Wednesday, October 3, 2007

Squash and Buttermilk Soup

Tonight we had a lovely gathering at the Byway with a few friends, which we'd coordinated at our volleyball game on Tuesday. We had a couple of soups, buttermilk biscuits, and many desserts. My contribution was a vegetarian squash soup (to go with Manny's meaty vegetable soup). There are as many ways to make squash soup as there are, uh...other numerous things. So these are just guidelines (as usual). If I hadn't been making it for a crowd I probably would have made it roaringly spicy, but as it was it got good reviews:
  • 1 big winter squash (mine was mysterious lumpy green one)
  • 1 large onion, chopped finely
  • 3 carrots, chopped finely
  • 2 red peppers (roasted or not), sliced into thin, 1" strips
  • 1 qt. good vegetable (or otherwise) broth
  • 1/2 c. buttermilk
  • 4 Tbsp. butter
  • olive oil
  • black pepper
  • nutmeg
  • ground chipotle or cayenne
  • salt
  • minced chives to garnish
Cook the squash however you like--I cut mine into quarters and seeded it, brushed it with olive oil, and baked it for an hour at 400. Scoop it out. In a heavy pot, sautee your onions and carrots in the butter until they start to get caramelized. Add the pepper strips and cook for 2 more minutes. Add the squash mush and broth, adding water if it's too thick (it will thicken up more later, too), and simmer for 30 min. Puree the soup to your desired texture using whatever equipment you have available--I used a potato ricer (RIP immersible blender). Add your seasonings and simmer 5 more minutes. Turn off the heat and let cool for a couple of minutes, then stir in the buttermilk and chives. When reheating, do not boil, since you'll curdle it.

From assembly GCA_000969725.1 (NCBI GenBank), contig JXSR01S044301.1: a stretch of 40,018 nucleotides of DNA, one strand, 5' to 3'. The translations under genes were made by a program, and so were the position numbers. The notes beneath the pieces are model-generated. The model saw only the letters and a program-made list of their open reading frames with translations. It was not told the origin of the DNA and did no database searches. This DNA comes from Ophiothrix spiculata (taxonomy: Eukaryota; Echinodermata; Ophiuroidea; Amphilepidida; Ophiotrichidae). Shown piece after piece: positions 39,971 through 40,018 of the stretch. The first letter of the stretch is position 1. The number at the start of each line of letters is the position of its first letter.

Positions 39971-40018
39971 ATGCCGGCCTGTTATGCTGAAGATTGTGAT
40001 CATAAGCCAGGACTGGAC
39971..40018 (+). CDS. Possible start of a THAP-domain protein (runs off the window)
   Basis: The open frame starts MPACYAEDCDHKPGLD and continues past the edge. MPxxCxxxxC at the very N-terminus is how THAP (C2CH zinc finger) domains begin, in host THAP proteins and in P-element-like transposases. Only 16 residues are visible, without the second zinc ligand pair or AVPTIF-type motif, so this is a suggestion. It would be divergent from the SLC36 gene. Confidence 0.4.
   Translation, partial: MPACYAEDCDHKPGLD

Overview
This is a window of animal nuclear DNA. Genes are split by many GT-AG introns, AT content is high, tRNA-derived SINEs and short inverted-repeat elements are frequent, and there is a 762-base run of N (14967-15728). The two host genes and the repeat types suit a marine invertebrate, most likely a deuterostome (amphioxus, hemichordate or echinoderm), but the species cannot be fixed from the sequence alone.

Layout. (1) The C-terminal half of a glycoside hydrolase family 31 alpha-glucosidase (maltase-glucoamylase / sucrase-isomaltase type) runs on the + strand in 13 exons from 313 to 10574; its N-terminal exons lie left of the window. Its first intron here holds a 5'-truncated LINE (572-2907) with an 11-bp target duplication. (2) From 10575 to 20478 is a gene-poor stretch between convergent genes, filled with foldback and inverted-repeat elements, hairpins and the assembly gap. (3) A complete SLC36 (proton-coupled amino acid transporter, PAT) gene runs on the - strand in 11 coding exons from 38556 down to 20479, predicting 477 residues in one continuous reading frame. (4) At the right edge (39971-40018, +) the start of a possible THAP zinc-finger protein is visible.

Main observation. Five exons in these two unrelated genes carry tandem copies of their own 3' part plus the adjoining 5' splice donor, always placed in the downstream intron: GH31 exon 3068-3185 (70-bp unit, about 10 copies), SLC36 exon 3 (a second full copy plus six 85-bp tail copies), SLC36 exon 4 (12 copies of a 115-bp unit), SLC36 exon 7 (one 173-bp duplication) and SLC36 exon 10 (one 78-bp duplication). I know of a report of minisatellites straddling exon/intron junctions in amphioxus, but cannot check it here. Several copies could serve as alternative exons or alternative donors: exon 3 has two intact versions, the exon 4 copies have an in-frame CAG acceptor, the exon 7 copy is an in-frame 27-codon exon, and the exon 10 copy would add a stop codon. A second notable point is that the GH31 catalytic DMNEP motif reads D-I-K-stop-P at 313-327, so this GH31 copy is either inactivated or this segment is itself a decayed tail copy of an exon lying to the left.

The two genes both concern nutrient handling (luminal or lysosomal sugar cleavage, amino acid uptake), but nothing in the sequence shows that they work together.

Like I said, you could do just about anything with the seasonings, including making it extra spicy, gingery, curry flavored, rosemary--whatever. I'd also been thinking of keeping it thick and pouring it over gnocchi, but that was just too much to do on a weeknight. Also, using a good broth helps--I used "Better than Boullion Vegetable", which has a lot of roasted carrots in it, so it went well together (but look out for the high salt content). You could substitute any other dairy for the buttermilk, and adjust the acidity with vinegar.

Also, I made my concord pie again, this time as a crumble, with a shortbread crust and streusel topping. I'm happier with the pie, since it allows the grapes to speak for themselves more (so I won't include the crumble recipe). The fun part of this dish is it dyes your dinner guests' teeth blue! Just remember not to take photos after you eat ;)

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